This was my first long walk with my shorts and t-shirt in my rucksack rather than on me and I've repeated it several times since. I've tried a few other routes and found them to be either more popular, or more boggy, or both. On this walk i've been able to stay undressed for about 90% of the time. It's been increasing as I've become more confident.

The first walk I was unsure about how to proceed. The big question was and far do I go in letting others see that I am nude? I've tried to make a little progress every year. I'm still quite cagey and nervous. I'm well aware of the history surrounding naturists and the police. Even with the chances minutely small of anything bad happening (especially given my location!), I remain acutely aware of the effect such a misadventure would have on me; not just with the police, but confidence-wise on having a negative reaction from another member of the public. I'm torn. I want to help normalise nudity and show that I simply want to enjoy the countryside 'my way' within the limits the law sets...but on the other hand I can't risk it. I need to wait until i'm retired to push boundaries any further!

So my walks have always included a pair of shorts instantly to hand, and it's easy to see people coming....unless of course you're trying to take pictures and you get distracted!

Yup...about 30 seconds after this photo, a couple wandered down the valley slope and appeared about 50 yards from me. The mammal flight response built over millions of years of evolution is highly tuned! I struggled with myself, wracked with indecision. In the end, I walked away slightly faster than the 'militant naturist' bit of my mind would have ideally wanted. The confidence to simply smile, 'raise the hat' and say 'Good morning!' is not there yet! Maybe in future I'll concentrate a bit more on enjoying the walk and rather less on taking photos. Twice on the first walk I became caught in the headlights!

The truth is though is that I've never had any bad response. In the last couple of years people have wandered closer. Never close enough to have a conversation but close enough to know. Last year I added skinny-dipping at Badgworthy Pond to the walk. Badgworthy River is stunning. A scenic valley between rolling moor hills. The river sparkles majestically. Springtime is awesome. I make a point of walking there in May/June time. The water is therefore freezing! The things I do for nude-kind! The river is a bit more popular than the rest of the walk and a campsite is placed close to Doone Country, the setting for Lorna Doone, the popular novel and TV period drama. The footpath passes right next to Badgworthy Pond and some other great places to sunbathe and eat picnics. This is over a mile from tea shops, tents and car parks though. The guidance about Joe Public rarely walking a few hundred yards from a car park is very true!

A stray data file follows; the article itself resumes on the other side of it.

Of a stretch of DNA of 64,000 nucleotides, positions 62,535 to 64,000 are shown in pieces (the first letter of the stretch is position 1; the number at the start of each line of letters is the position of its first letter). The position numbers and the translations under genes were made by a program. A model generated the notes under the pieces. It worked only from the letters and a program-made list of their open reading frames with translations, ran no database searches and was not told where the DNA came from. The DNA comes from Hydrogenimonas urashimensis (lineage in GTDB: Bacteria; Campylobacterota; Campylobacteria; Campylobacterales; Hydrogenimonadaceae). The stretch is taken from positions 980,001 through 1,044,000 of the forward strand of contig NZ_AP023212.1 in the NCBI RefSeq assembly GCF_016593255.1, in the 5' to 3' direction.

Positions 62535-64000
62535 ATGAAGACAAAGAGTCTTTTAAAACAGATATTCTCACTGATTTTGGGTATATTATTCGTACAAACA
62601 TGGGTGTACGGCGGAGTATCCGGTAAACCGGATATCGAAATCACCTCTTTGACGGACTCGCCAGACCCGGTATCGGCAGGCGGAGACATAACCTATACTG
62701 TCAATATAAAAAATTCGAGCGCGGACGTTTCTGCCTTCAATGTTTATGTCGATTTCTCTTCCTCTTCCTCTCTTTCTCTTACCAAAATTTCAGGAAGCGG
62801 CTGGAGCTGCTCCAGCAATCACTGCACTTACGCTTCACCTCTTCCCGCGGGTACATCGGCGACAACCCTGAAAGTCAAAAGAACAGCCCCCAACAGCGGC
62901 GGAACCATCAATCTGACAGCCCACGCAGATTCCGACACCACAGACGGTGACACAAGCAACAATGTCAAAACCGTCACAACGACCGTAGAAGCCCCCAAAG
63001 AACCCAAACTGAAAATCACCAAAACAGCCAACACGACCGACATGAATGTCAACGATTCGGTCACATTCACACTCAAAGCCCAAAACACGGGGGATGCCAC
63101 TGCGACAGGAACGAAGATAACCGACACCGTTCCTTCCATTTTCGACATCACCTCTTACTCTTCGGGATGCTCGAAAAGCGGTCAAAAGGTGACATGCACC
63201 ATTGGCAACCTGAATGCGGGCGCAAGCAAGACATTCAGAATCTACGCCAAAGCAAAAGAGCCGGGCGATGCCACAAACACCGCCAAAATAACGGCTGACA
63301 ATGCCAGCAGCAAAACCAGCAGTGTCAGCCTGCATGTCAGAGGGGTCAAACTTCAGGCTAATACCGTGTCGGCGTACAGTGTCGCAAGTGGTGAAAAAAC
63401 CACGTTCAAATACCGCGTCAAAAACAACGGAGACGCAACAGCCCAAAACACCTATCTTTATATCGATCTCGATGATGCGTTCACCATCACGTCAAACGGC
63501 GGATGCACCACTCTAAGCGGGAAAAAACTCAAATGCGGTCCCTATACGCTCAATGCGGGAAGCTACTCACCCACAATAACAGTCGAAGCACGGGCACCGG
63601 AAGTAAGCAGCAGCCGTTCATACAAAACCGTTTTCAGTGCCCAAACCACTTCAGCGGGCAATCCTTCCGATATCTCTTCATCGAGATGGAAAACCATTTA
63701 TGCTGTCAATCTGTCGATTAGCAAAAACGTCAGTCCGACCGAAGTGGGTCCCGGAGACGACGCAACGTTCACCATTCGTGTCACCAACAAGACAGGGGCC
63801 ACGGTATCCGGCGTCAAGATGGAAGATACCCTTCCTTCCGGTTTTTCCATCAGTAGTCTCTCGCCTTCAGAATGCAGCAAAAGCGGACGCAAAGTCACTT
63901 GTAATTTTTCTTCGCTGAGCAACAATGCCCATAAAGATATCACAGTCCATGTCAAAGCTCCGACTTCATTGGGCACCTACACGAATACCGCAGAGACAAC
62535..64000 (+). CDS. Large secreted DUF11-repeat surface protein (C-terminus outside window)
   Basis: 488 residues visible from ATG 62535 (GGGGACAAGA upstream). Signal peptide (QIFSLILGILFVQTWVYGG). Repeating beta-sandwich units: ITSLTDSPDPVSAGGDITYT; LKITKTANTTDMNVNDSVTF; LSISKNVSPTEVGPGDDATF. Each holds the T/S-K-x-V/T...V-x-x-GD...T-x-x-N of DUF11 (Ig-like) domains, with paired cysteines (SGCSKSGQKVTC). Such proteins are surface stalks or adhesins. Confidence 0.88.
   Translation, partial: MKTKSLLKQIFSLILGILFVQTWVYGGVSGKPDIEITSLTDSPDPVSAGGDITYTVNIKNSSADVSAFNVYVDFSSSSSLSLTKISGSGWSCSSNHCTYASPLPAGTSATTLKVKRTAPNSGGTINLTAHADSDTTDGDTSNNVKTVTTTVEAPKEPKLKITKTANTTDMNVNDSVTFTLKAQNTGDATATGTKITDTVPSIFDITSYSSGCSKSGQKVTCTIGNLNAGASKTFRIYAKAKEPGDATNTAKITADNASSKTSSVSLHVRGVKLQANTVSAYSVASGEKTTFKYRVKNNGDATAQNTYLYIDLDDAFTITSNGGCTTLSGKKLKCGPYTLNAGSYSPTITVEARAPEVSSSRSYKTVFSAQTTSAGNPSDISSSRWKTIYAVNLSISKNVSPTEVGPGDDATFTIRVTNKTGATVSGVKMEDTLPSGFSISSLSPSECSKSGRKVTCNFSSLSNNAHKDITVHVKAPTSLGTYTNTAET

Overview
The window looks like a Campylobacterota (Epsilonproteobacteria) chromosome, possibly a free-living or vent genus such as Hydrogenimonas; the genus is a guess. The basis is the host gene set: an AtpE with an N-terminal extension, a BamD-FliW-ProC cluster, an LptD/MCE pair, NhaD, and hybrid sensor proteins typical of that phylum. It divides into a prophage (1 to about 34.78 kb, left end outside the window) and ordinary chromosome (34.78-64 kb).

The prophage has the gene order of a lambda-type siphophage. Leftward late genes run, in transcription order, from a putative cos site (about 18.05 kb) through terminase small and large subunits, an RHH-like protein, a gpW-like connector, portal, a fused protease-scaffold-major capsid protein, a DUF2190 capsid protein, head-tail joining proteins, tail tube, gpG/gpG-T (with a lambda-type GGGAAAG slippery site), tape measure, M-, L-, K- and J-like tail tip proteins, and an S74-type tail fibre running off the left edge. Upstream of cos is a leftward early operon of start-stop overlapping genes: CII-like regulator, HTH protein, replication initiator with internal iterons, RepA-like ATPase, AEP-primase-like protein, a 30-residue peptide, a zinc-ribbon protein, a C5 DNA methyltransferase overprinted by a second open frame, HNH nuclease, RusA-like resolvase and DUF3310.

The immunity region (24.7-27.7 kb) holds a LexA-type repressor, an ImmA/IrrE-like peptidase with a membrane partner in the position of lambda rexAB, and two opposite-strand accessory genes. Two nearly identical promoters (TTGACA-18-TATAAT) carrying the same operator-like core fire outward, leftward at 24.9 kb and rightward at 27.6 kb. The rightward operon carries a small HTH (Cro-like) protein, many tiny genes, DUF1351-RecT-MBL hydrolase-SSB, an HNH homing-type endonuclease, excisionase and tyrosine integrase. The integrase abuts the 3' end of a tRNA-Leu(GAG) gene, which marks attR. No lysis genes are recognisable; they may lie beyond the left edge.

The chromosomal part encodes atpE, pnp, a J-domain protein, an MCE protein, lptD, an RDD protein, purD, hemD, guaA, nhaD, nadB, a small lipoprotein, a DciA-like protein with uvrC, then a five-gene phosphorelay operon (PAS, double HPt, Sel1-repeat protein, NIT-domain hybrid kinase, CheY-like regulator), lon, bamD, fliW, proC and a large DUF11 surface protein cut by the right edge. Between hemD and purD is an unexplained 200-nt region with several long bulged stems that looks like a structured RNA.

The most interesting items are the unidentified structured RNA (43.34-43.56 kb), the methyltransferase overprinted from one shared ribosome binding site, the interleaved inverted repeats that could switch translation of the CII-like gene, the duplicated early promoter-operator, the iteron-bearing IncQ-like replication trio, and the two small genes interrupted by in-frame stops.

This year then I stopped and ate lunch, sunbathed, and swam in the river without getting dressed. Folks walked past. Folks had a look over their shoulders at me. Folks walked on. That was it. I always walk in term time and during the main part of the day during the week, so visitors to the area are low, and dog walkers account for the majority.

Of course with Exmoor comes a wonderful selection of wildlife: the famous Exmoor ponies of course, cattle and sheep...the odd goat...numerous bird life. Lank Combe is quite narrow. I'd walked over a mile down the valley only to suddenly come face-to-face with a bull! Again I was wracked with indecision. Self-preservation won that one, and I ended up exhausted having walked up the side of the steep valley to avoid a confrontation. Probably not the confrontation I was expecting wearing just walking shoes, a backpack and sunglasses!

The purpose of this blog is this...Ok so I could have walked this beautiful trail dressed and yes it would have been nice, but it wouldn't have felt the same. To walk naked brings an extra dimension to life, one most people have never tapped into. A connection to nature and to spirit. I won't get too 'new age' but it really is difficult to describe. It's like feeling more alive...energised...fulfilled...happy! Then of course it's more comfortable. No sweat drenched walking-wear! I'm totally sold.

All of these walks are by myself. Walking with a group is great but for different reasons. I prefer walking alone, but walking with a group adds security and camaraderie. I have happily joined the annual walk over Bodmin Moor (in association with Nudefest) for the last three years and will be looking out for the date in 2015. British Naturism has published an excellent guide for naturist walkers; a handy leaflet with guidance if the worst came to the worst. BN also provides wonderful backup and support (like a union!) and simply having a BN membership card can provide some defence against a startled prude assuming the worst.